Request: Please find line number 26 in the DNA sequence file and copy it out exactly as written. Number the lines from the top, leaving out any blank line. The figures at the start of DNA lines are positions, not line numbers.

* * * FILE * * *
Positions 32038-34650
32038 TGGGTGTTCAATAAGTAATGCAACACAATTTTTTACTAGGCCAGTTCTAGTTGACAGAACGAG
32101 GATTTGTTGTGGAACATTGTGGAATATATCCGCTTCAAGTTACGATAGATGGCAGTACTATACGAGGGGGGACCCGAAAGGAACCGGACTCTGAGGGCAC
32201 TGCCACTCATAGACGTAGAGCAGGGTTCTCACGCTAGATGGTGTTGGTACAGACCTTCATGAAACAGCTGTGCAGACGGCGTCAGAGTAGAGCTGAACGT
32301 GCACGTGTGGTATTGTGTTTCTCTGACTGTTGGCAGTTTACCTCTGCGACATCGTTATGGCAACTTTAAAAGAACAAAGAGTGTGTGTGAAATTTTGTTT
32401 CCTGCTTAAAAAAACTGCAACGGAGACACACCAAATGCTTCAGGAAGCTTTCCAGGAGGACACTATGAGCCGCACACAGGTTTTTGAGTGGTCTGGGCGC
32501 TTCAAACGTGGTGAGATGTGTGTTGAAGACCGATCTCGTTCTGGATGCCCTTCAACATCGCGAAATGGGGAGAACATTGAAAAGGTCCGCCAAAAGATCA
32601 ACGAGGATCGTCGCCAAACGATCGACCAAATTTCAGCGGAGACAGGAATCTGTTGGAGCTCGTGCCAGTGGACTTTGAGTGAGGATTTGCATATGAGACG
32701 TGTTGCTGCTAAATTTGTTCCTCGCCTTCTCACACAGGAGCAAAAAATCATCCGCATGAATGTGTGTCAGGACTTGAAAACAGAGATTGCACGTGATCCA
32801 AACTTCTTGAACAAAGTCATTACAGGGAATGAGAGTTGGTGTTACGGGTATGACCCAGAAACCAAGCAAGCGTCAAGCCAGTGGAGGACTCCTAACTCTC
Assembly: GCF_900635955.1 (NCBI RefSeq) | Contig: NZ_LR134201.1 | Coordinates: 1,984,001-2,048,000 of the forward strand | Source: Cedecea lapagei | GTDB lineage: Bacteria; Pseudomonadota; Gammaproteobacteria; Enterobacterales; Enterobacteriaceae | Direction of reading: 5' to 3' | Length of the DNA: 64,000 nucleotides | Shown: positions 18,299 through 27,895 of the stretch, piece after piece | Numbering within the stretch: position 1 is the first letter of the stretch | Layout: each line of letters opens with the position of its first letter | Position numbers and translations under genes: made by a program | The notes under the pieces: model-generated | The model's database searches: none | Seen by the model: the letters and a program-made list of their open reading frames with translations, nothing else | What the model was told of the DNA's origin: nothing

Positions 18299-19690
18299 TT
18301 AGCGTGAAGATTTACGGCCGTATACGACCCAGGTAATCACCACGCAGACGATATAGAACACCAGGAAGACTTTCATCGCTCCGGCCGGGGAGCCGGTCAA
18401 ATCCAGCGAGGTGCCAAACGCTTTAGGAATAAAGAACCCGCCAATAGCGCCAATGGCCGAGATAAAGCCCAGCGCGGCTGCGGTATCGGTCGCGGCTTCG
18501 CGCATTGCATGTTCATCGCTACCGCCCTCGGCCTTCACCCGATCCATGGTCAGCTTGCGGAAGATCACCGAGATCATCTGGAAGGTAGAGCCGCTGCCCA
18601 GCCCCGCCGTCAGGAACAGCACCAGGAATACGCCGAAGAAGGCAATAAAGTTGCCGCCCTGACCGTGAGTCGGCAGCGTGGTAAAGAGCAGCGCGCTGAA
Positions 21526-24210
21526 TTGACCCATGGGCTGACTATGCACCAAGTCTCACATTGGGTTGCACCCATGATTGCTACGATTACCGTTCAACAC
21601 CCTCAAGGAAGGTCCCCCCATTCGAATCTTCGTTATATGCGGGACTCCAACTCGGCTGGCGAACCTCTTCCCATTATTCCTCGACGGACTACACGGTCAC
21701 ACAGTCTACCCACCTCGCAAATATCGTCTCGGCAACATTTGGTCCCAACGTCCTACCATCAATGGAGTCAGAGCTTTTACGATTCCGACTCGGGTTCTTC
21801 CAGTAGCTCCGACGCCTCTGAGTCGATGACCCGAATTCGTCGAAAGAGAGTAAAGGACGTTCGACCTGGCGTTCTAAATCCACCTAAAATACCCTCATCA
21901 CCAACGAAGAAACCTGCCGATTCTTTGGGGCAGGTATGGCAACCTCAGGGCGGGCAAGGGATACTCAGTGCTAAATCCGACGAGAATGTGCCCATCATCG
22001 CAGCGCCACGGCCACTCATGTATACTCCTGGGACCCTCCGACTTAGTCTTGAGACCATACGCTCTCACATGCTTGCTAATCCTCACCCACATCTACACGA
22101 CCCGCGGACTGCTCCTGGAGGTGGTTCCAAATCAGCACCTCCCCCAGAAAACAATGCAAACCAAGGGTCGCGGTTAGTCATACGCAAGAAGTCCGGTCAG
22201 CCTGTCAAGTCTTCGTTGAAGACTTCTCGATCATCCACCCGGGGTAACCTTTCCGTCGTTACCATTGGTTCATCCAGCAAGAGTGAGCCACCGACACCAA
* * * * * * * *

22201 CCTGTCAAGTCTTCGTTGAAGACTTCTCGATCATCCACCCGGGGTAACCTTTCCGTCGTTACCATTGGTTCATCCAGCAAGAGTGAGCCACCGACACCAA